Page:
The Bi-Courtney MM2 concession is one of such poorly packaged deals that appear fraught with fraud, but unfortunately, Government has not been able to provide an airport that offers the same level of comfort and organisation. That for me, who is a frequent flyer, is the kernel. What FAAN should focus on is not in scrapping for a share of the spoils. Now, hold on. I will support my assertions by quoting Uriesi.

Firstly, FAAN’s spokesman said, “People who ought to be in jail are busy misinforming the public in pursuit of greedy, selfish interest.” Then Uriesi, the Managing Director of FAAN, said, “This country has to change… If Nigeria were a normal country, they would go to jail because we have enough to send them to jail for what they have done.”

Haba! Somebody should remind me that I am still sane. If Uriesi wants to change Nigeria, and he has evidence to land some people in jail, why has he not done so or attempted to do so? He has the biggest opportunity to make Nigeria a “normal” country. Instead, he has chosen to take his fight to the court of public opinion. I am left with no option but to surmise that what is at stake is a share of the spoils. Not truth. Not justice.

I am unable to hold brief for Bi-Courtney because, like I said, I was not paid. Therefore, I do not owe them a duty to hold brief for them. What is interesting to me, however, is that Bi-Courtney has again offered Uriesi the opportunity to change Nigeria by advising that they should take their case all the way to the Supreme Court. Considering that the Minister’s office kept coming up for praise in the course of the interview, then surely, Uriesi should be assured of justice since his actions are in the “public interest.” The Minister as supported by “this” Government should be able to get justice. Otherwise, I should proceed very quickly to meet my God. The country will be finished.

Luckily, it seems I hear a voice saying the country is not finished. I heard a voice saying both the Guardian and Uriesi may have motives other than that of justice and truth. That voice asked me to examine the article further.

Mr. Stephen Ajulo, the spokesman for Bi-Courtney, boasted somewhere that FAAN has lost all court cases so far. Mr. Uriesi confirmed his mission in these statements: “If you have a business to do with FAAN today, you have opportunity to make money in a fair deal. Why then, do you have to take so much more beyond what is fairly given? Why will you want to extend it to 30, 40 or 50 years? Are you the only one that is wise?”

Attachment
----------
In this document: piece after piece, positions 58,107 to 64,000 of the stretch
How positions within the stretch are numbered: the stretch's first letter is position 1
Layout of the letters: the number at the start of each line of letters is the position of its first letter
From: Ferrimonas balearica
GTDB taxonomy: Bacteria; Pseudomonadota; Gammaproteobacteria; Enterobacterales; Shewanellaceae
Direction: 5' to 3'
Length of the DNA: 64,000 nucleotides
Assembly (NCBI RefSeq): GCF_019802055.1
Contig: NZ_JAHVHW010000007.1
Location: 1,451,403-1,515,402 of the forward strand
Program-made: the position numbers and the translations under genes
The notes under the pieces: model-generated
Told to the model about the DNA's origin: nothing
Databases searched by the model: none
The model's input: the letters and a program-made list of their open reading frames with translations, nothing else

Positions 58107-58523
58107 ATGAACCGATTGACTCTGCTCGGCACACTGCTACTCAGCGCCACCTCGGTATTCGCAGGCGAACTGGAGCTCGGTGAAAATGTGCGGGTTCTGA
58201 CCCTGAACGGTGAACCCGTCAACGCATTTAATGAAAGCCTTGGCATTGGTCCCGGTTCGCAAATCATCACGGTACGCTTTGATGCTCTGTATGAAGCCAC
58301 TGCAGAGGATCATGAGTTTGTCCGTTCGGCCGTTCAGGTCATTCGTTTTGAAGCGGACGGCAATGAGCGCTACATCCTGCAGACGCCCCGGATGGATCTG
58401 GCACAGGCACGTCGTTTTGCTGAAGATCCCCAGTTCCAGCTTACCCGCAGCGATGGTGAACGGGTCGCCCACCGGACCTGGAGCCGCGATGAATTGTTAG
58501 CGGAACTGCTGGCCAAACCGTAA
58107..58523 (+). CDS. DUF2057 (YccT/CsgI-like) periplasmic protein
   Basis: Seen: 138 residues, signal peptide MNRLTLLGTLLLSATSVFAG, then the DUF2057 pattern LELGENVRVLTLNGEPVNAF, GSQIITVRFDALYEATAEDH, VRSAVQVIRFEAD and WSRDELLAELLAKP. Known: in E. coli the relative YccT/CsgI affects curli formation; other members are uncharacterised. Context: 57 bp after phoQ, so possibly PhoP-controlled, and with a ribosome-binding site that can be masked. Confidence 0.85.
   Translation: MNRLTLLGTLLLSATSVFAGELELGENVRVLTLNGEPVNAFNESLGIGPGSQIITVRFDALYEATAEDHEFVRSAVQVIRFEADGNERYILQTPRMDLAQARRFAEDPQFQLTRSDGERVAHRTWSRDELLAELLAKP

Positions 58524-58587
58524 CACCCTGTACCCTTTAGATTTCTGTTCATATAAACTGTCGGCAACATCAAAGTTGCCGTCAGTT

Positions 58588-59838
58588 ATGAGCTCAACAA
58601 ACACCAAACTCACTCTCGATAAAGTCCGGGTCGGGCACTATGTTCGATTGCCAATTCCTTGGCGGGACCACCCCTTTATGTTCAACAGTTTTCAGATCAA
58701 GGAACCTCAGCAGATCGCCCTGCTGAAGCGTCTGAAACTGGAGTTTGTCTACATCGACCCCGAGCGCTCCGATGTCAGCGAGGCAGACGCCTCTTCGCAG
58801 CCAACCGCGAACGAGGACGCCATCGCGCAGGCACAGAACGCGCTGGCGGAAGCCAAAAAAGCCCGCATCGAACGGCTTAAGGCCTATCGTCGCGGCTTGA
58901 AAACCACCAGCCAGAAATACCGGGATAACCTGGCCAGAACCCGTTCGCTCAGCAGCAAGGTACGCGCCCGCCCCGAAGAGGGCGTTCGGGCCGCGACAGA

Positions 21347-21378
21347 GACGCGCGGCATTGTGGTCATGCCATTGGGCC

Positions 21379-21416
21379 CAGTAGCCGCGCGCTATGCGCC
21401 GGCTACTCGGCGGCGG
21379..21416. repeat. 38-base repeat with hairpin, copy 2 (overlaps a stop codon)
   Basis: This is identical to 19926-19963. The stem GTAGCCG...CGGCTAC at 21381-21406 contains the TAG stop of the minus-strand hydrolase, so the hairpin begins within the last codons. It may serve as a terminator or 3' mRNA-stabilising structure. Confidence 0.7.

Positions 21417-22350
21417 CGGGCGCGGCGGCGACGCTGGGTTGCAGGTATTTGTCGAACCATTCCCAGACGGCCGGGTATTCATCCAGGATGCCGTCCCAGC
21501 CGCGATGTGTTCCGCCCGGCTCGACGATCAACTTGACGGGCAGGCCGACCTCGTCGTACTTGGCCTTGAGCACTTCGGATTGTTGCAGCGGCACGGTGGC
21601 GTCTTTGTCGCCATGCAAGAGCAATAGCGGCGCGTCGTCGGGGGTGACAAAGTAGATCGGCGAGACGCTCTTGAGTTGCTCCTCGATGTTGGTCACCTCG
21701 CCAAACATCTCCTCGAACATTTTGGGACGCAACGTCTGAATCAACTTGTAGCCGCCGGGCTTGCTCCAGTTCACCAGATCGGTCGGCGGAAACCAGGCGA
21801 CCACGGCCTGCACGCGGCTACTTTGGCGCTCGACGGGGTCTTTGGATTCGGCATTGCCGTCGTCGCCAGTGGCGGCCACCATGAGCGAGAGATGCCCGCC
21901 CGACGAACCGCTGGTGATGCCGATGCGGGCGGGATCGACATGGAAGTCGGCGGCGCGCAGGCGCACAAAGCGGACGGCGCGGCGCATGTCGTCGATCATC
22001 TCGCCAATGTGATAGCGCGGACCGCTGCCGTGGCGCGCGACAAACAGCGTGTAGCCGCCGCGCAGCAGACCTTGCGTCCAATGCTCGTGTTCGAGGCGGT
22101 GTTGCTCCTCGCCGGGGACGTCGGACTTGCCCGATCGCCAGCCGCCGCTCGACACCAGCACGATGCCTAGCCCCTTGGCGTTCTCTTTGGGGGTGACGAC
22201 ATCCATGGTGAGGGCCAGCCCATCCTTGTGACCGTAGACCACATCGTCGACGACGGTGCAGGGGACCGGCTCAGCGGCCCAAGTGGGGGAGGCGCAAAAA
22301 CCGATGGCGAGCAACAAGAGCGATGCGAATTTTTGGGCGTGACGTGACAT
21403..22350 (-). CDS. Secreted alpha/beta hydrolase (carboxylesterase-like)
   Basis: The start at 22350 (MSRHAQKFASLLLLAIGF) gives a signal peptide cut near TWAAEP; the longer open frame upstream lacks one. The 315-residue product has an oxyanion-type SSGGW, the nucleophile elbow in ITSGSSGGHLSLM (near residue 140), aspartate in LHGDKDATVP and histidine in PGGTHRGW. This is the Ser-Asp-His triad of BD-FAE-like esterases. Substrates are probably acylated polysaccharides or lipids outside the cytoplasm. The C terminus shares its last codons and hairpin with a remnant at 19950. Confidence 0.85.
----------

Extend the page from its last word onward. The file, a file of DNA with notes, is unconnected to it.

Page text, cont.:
Nigeria Needs a Voice
I do not understand the phrase: “Are you the only one that is wise? What has that got to do with this issue? Indeed, there are several times in history when a single individual has risen higher than the rest of the population in wisdom. Socrates was one such person. Jesus Christ was one. The Holy Prophet Mohammad (Peace Be Upon Him) was another. Nigeria sure needs such a voice. We need a voice for businessmen and women who want to do legitimate businesses and live in peace.

The final nail on the head that confirmed Uriesi’s motive was the phrase: “What we are arguing is that these concessionaires are not used to speaking the language of FAAN. When they are confronted with the language of airport business, they stand like rabbits caught in the red lights of an oncoming vehicle.” I demand a personal clarification from Mr. Uriesi on the phrase, “airport language.” If I do not get it, I am starting a petition asking for his immediate removal. We know the Nigerian “police language.” It is my hope that Mr. Uriesi is not asking the concessionaires to speak in that context, and all these public spat would then be an attempt to force them to “speak!” Na Wa o!

Now, when Uriesi was finally offered the opportunity to be in the fight of the “public,” he was asked by the Guardian: “In the same country, passengers pay ₦35,000 for a one-way trip. That is enough for a round-trip in other places, including the United States. Can FAAN intervene on issues like this?
And this was his response: “It is difficult to address the problem. The airlines have the discretion to charge fares.” In my opinion, the readers can draw their own inferences.

Nigeria needs a new breed of civil servants and businessmen and politicians. Those who are committed to preaching the undiluted gospel of a winning strategy that creates true wealth without wheeling and dealing. Only then will the average person have hope. When the private sector is fixed, then, we are certain that one day even the public sector would be fixed.

To fix Nigeria is no longer a task we can leave to the dictates of the Government. Nigeria is projected to be the third most populous country in the world, after China and India, by the year 2100. This is a mere 87 years away.

A business does not need too much innovation to thrive in a high growth environment like ours. They only need to differentiate themselves by being true to certain values, demonstrating superior characters. These values would naturally attract and retain customers for them because their competition would most likely be devoid of these values.  

Eben Akinyemi is the Managing Partner of Transactions Advisory firm, Stransact LLP, UK. He may be reached on eben.akinyemi@stransact.com or the facebook & twitter pages for the Organisation for Truthful Rebirth (OTR):
Facebook: www.facebook.com/OrganisationforTruthfulRebirth
Twitter: @Truthfulrebirth